Mrs. Graham, Do Liberals Exist?
by L. Brent Bozell III
February 20, 1997
Former Washington Post reporter David Remnick writes in The
New Yorker that Washington Post owner Katharine Graham's personal memoir
underscores "how ridiculous is the right-wing image of Graham as the
matriarch of the liberal-media conspiracy. Her allegiance to democratic
capitalism is no less firm than that of William F. Buckley Jr., and her
inherent faith that the establishment elites will do the right thing is nearly
It makes you wonder: What possesses men like Remnick to
write such foolishness? A simple challenge to provide the list of people who
would place Mrs. Graham at the center of a "liberal-media
conspiracy" would trigger the same number of people who believe she's a
Buckley clone on economics. Remnick does concede that reporters are 89-percent
pro-Clinton liberals, but like so many in the press, he offers a disclaimer,
to wit: "that statistic has to be balanced by the conservatism of nearly
all publishers." Remnick has no publishers' poll (because none exists) to
validate his claim. He is fighting the sword of demographic fact with a wet
noodle of empty speculation.
The evidence of a liberal bias ultimately should be found in
the product, and for Remnick to deny its existence in The Washington Post is
to raise the suspicion he hasn't read the paper that paid his salary.
The way a news outlet labels public policy leaders is a
pretty devastating indicator. On the front page of the Post's February 4
edition, reporter (or is it lobbyist?) Thomas Lippman wrote that Sen. Jesse
Helms "served notice yesterday that he will hold an international treaty
banning chemical weapons hostage to his own foreign policy agenda....Suppporters
of the treaty said Helms has created the first test of [Senate Majority Leader
Trent] Lott's leadership, arguing that he should use his clout to win
ratification of the agreement rather than letting Helms and his conservative
allies control the agenda." Are there no supporters of the Chemical
Weapons Convention who are "liberal"? Why not say it?
The same day, on A4, the American Bar Association, "the
nation's largest and most influential organization of lawyers," voted to
put an end to the death penalty. They were not "liberal." On the
same page was a story headlined "Conservative Group Seeks Access to White
House and DNC Data." Toni Locy described the efforts of Judicial Watch,
dutifully describing it as a "conservative watchdog group." Also on
A4, Rep. Bud Shuster's (R-Pa.) role in aiding two campaign contributors with a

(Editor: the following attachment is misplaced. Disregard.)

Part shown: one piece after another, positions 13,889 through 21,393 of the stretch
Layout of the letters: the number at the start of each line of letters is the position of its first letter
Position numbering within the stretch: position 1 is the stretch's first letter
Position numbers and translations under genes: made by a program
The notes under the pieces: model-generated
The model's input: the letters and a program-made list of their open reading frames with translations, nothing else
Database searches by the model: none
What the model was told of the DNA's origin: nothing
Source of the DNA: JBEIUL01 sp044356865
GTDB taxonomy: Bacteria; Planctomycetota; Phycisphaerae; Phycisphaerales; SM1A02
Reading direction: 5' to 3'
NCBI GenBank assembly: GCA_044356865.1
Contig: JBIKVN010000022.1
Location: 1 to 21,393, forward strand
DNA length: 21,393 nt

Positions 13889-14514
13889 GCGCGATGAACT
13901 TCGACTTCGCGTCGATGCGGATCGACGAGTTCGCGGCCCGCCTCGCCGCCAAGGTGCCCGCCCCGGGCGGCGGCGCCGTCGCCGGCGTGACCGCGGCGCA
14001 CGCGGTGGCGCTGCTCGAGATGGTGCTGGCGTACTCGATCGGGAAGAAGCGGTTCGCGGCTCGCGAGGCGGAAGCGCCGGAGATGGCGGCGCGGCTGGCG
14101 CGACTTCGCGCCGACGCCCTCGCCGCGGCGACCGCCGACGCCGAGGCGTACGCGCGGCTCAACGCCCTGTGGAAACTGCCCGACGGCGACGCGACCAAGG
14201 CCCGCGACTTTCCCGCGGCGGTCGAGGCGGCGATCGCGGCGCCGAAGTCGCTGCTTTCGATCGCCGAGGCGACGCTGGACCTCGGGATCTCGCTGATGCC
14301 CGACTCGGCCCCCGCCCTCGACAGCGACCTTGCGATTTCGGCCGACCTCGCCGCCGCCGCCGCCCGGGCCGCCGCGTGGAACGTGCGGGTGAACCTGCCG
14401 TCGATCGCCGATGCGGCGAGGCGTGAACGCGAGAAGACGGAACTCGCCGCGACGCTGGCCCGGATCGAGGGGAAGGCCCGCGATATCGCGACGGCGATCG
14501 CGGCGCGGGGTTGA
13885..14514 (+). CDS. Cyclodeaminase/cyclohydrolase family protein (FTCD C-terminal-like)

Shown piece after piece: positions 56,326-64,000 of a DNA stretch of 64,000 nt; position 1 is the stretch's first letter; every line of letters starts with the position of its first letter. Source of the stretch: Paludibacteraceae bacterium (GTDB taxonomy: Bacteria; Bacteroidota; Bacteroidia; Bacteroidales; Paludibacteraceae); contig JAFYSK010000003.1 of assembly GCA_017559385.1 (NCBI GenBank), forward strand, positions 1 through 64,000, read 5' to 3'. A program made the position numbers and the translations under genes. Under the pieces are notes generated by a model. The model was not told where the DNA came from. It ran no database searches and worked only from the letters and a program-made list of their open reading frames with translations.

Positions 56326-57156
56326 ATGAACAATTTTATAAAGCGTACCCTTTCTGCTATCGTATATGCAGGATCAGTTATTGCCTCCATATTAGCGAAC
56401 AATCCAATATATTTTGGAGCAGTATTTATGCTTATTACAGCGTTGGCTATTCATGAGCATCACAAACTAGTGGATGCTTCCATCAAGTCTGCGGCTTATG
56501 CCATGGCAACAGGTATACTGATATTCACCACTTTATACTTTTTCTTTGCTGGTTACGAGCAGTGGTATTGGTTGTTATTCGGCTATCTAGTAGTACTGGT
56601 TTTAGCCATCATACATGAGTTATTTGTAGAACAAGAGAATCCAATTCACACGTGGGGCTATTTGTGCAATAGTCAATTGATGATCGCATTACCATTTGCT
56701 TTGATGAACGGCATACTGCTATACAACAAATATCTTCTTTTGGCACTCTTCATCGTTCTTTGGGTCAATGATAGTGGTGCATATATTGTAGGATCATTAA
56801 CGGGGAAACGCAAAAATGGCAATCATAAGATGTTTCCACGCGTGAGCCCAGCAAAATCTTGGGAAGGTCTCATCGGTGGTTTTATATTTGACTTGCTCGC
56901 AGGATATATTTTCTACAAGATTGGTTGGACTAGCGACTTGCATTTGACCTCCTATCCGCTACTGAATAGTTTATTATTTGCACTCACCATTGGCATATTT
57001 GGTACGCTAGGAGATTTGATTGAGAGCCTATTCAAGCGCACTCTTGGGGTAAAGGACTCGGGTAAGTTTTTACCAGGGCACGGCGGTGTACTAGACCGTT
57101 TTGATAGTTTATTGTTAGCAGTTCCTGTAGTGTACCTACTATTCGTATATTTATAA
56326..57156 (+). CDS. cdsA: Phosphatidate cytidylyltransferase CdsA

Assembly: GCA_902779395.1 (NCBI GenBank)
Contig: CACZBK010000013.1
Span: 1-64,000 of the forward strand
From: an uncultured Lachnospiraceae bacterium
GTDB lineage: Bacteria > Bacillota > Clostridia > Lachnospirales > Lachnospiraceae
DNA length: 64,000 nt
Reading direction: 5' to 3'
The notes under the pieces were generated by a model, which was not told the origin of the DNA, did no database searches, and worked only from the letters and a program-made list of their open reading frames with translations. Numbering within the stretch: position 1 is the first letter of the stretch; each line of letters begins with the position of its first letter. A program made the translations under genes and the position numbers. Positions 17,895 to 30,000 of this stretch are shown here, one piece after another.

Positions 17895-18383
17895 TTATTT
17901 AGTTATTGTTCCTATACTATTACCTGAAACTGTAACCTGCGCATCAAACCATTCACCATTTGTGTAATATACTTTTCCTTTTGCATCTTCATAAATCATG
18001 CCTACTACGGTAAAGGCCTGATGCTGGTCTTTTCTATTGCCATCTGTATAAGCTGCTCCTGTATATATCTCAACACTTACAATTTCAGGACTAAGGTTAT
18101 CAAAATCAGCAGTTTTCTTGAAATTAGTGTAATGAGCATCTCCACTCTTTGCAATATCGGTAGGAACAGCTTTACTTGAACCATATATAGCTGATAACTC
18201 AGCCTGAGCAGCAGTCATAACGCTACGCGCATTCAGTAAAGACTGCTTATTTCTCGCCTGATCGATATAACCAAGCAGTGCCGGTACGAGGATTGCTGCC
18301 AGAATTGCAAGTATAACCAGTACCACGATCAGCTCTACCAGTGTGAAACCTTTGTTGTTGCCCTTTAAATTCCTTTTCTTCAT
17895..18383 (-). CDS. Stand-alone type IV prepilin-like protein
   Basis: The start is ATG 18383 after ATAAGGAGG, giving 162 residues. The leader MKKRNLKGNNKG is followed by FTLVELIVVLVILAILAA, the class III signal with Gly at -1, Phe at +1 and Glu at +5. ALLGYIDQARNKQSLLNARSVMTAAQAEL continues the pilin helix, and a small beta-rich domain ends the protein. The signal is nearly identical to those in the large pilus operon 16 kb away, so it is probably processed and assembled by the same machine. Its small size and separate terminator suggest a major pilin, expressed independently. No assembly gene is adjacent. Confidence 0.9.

Boston highway project was denounced by two advocates for taxpayer-funded
campaigns. The Center for Responsive Politics, "a campaign finance
research group," and the Congressional Accountability Project, "a
Ralph Nader-affiliated group," were not "liberal."
On Page A6, the Post headline read: "Archbishop Kindles
Outrage in Gay Community: San Francisco Activists View Stand on Spousal
Benefits as Beginning of Conservative Tide." Peter S. Goodman began:
"When Archbishop William J. Levada arrived in San Francisco two years
ago, many within this city's vast gay community saw it as an ominous sign.
Levada was a rising and ambitious figure within the conservative ranks of the
Roman Catholic Church. The man he was replacing, John Quinn, had been hailed
as a voice of moderation, a barrier against the increasingly traditionalist
winds of the Vatican. This irreverent city braced for a conservative
storm." You can't stack up many more pejoratives against conservatives
than that -- and once again, not even a mention of the L word. (If they're not
in San Francisco, where are they?)
Speaking of California, a week later, Post reporter John E.
Yang swooned over freshman Rep. Walter Capps (D-Calif.) in a story headlined
"Lawmaker With a Soul Purpose." Capps would be "contemplating
the nourishment of the soul, not the building of electoral blocs,"
putting "a greater emphasis on principles than party loyalty." Capps
spent the 1960s conducting anti-American teach-ins on the Vietnam War, and has
written a book attacking the religious right, and yet not once could Yang call
him a "liberal."
On the 18th, Post Supreme Court reporter Joan Biskupic
produced the second attack piece in a year on Supreme Court Justice Antonin
Scalia. "Nothing Subtle About Scalia, the Combative Conservative,"
read the headline. Biskupic wrote Scalia was "known for his fierce
conservatism." Among those testifying were Alan Morrison, leftist lawyer
for Ralph Nader's Public Citizen; liberal legal icon Laurence Tribe; and
"mild-mannered" liberal fellow Justice David Souter. Yup: none of
them were labeled "liberal."
(On June 30, 1996, Biskupic proclaimed Scalia, "on the
far right of the spectrum...levels his attacks on people who are far from
flaming liberals, either judicially or politically.")
Liberal bias reigns supreme, with or without the publisher's
imprimatur, at The Washington Post. Aliens could read Kay Graham's paper and
rightly wonder: Are there any liberals contesting the "far right" on
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